In 2020 I find myself, like many others, bombarded with news reports describing the division and tension ever-present in our country. Many are divided over how to handle the COVID-19 pandemic, and racial tension is rearing its ugly head. Moreover, if the American people were not already polarized enough, a presidential election is fast approaching. We are grievously divided.
As a response to these unprecedented times, many pastors have adjusted their original 2020 preaching plan to address some of the country’s most pressing issues and trending hashtags. That’s a difficult task – but not an impossible one. Because the Bible speaks to people’s greatest need, it also addresses the division and tension present in our news headlines today. The book of Ephesians is a great example.
This past month I have spent time studying the book of Ephesians in preparation for a new expository series. Each time I read through Paul’s letter to the believers in Ephesus, I walk away more convinced that believers today need to dig into this significant book, and especially now considering our current cultural climate.
Five Reasons to Study Ephesians
Here are 5 reasons every Christian should study Ephesians, right now.
1. Ephesians reminds us of our ultimate hope.
Our hope is defined by whatever we believe will solve our problems and deliver personal happiness. For some, hope lies in a COVID-19 vaccine. Others place hope in political reform, financial stability, marriage, or academic advancement. However, we will be perpetually frustrated if we depend on anything in the created order to deliver hope apart from our Creator and Savior.
In his letter to the Ephesians, Paul calls believers to know this only true hope: being found in Christ. In Christ we have redemption, forgiveness, and a glorious inheritance – we are adopted into the family of God so that we might gain access to the rich spiritual blessings only found in the heavenly places (Eph. 1:3-12).
Only in Christ can we find the ultimate solution to our problems and the source of eternal joy. This truth in the book of Ephesians protects us from grasping at earthly bubbles that promise hope, but eventually pop and leave us empty-handed and unfulfilled.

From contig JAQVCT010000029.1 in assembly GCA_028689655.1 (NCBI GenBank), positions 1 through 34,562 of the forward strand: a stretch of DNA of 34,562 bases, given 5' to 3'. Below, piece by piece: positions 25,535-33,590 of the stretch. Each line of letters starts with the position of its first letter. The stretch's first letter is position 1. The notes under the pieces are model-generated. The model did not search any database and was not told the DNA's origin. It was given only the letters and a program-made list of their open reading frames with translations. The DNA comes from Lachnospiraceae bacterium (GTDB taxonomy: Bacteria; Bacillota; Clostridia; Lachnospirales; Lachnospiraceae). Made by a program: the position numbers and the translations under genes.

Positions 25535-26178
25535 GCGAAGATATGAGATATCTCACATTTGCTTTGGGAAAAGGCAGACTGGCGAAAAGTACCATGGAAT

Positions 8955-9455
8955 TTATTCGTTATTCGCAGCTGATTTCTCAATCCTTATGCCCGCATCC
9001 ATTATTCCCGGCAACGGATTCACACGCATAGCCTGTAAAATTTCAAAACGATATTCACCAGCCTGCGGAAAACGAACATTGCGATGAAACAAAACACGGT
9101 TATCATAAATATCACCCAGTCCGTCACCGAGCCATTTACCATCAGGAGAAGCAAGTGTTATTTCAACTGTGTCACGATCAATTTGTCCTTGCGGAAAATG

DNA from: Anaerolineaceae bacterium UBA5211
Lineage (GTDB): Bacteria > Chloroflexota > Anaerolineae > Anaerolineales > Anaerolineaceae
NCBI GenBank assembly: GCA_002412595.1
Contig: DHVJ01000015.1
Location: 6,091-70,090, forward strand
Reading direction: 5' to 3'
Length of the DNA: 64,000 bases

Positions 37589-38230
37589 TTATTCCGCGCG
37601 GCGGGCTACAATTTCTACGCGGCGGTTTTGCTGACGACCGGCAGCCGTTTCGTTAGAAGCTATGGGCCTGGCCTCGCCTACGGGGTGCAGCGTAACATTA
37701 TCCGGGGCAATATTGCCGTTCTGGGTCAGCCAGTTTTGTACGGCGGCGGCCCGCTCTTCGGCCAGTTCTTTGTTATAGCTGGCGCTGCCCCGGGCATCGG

2. Ephesians reminds us of the root of all our problems.
Why do we continue to read headlines alerting us of yet another homicide, another act of violence, another terrorist attack, another racist action, or another scandal? The answer is simple. The world is filled with people who are spiritually dead in their trespasses and sins but who are physically alive, free to roam this world “according to the prince of the power of the air, of the spirit that is now working in the sons of disobedience” (Eph. 2:1-2).
We like to attribute the world’s problems to the people, ideologies, and institutions with whom we disagree. However, Paul reminds us that we are all corrupt lawbreakers apart from the grace of God, for “Among them we too all formerly lived in the lusts of our flesh, indulging the desires of the flesh of the mind, and were by nature children of wrath, even as the rest” (Eph. 2:3). The command to put off our old self is a reminder to believers that the sinful nature doesn’t simply disappear at conversion (Eph. 4:22).
The problems in this world which can bother or even enrage us only exist because they are deeply rooted in sin, a deadly disease of which we are each a carrier. Only God’s grace can resurrect us, making us alive together with Christ.
3. Ephesians reminds us of the source of our unity.
Our hearts grieve over the division in our country and world. Dividing lines are constantly drawn based upon ethnicity, sex, socioeconomic status, and political party affiliation. Even (and sadly, perhaps especially) in the local church, personal opinions and preferences continue to build dividing walls.